Wednesday, March 6, 2019

'Captain Marvel' mixes fun origin story with big blasts of empowerment

Girl power rules in "Captain Marvel," which introduces a new/old character to the comic book-turned blockbuster screen universe and Oscar-winner Brie Larson ("Room") nicely grasping the title role.

Larson opens the proceedings opposite a somewhat mysterious Annette Bening in an equally curious and foggy setting, and closes things out two hours later with a few top-of-the-world poses that certainly might make DC superheroes Wonder Woman and even Superman proud.

Before becoming "Captain Marvel". . . .
In between, there's an embarrassment of sci-fi action, especially during an initial half-hour filled with three F's that have become the trademark of movies such as this. Those would be FX, flashbacks and a fiery feast of fighting.

Much of the latter is inspired by Jude Law, as "Yon-Rogg," an intellectually superior Kree warrior/mentor/boss to Larson, who is still searching for her real identity at this point, Their foes easily become the apparently villainous and continually shape shifting Skrulls. Fortunately, Larson's character, going by the Kree-given name of Vers, escapes all the early mayhem in a space pod that crash-lands into the roof of an L.A.-based Blockbuster Video store, circa 1995.

After a few decent sight gags and a long-distance call to Yon-Rogg from a phone booth, CGI-doctored faces belonging to familiar, if young-looking S.H.I.E.L.D. agents Coulson (Clark Gregg) and Nick Fury (Samuel L. Jackson) are among the first to greet Vers on Planet Earth (or "C-53," as precise space aliens call it). Fury and Vers quickly hit it off by exchanging barbs and a little personal history, although the lass who would-be Captain Marvel has a hard time recalling much, if any of it.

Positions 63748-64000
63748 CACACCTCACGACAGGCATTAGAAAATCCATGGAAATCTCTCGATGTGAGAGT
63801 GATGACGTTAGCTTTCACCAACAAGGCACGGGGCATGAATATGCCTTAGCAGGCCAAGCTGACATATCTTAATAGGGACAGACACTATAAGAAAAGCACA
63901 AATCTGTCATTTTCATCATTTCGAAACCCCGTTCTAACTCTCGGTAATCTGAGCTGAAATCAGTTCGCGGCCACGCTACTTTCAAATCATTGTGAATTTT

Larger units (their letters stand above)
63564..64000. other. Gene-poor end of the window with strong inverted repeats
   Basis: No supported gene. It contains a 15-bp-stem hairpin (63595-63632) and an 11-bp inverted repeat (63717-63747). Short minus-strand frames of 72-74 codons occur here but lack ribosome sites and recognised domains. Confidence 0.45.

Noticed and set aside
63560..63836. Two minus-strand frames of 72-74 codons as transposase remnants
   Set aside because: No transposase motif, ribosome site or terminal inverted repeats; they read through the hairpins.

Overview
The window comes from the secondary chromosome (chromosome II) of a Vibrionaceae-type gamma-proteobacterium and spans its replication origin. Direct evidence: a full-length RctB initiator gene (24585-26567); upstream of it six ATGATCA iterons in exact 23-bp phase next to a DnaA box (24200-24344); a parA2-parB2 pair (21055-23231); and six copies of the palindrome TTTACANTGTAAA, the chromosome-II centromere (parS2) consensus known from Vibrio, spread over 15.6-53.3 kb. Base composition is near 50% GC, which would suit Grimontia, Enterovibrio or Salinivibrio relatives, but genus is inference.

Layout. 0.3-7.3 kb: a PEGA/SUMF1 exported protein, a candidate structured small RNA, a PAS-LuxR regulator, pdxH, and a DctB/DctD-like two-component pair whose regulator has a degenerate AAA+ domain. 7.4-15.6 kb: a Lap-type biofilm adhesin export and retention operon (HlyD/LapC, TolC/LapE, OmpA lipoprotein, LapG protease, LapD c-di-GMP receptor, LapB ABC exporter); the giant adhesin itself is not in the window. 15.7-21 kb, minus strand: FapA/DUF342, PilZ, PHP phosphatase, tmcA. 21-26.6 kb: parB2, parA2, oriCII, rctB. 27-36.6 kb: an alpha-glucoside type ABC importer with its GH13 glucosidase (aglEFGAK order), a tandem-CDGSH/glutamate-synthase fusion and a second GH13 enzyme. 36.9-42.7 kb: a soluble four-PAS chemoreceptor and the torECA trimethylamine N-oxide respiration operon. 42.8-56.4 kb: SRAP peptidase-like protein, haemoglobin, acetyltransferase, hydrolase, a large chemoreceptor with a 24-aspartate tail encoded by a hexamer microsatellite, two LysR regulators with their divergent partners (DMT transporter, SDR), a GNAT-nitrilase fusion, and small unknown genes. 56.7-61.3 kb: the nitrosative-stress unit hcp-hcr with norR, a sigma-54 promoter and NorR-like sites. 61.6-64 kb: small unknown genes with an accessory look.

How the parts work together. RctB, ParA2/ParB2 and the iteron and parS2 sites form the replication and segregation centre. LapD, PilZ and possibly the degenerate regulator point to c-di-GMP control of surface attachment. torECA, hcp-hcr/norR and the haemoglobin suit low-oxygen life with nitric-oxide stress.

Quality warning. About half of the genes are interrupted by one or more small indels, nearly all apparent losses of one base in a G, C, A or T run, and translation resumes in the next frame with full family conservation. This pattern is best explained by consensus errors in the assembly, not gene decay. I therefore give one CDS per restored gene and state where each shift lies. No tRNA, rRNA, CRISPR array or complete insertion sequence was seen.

Enter a few key players: most significantly Ben Mendelsohn, as an intel-rich Skrull, and big-screen newcomer Lashana Lynch, as a former BFF, and Vers finally discovers her life-changing moment exactly 70 minutes into it all. That experience again boasts Bening's all-knowing presence and leads to a somewhat fluffy final act that still offers enough distaff derring-do in plenty of time for Friday's celebration of International Women's Day.

. . . . Larson gets help from (a younger) Jackson to find her true identity.
Meanwhile, plot inclusions of a kitschy lunchbox, featuring a portrait of the popular "Fonz" (from TV's old "Happy Days"), and a house cat, which could be a leftover from the original "Men in Black," might produce some smiles. So will quick nods to how the Marvel Universe and the Avengers got their names, as well as a couple of bits on why Fury always wears an eye patch in most of the franchise's other films.

Finally, during the middle of the end credits, there's a no-surprise sneak peek at where the heroine of this piece will appear next, then one more segment at the very end that's cute, though not extremely revealing. Certainly more enduring will be the movie's opening logo tribute to comic-book creator and mainstay Stan Lee, who passed away in November at age 95. His "Captain Marvel" cameo is a hoot, too.

Rated "PG-13": sequences of sci-fi violence and action, and brief suggestive language; 2:10; $ $ $ and 1/2 out of $5

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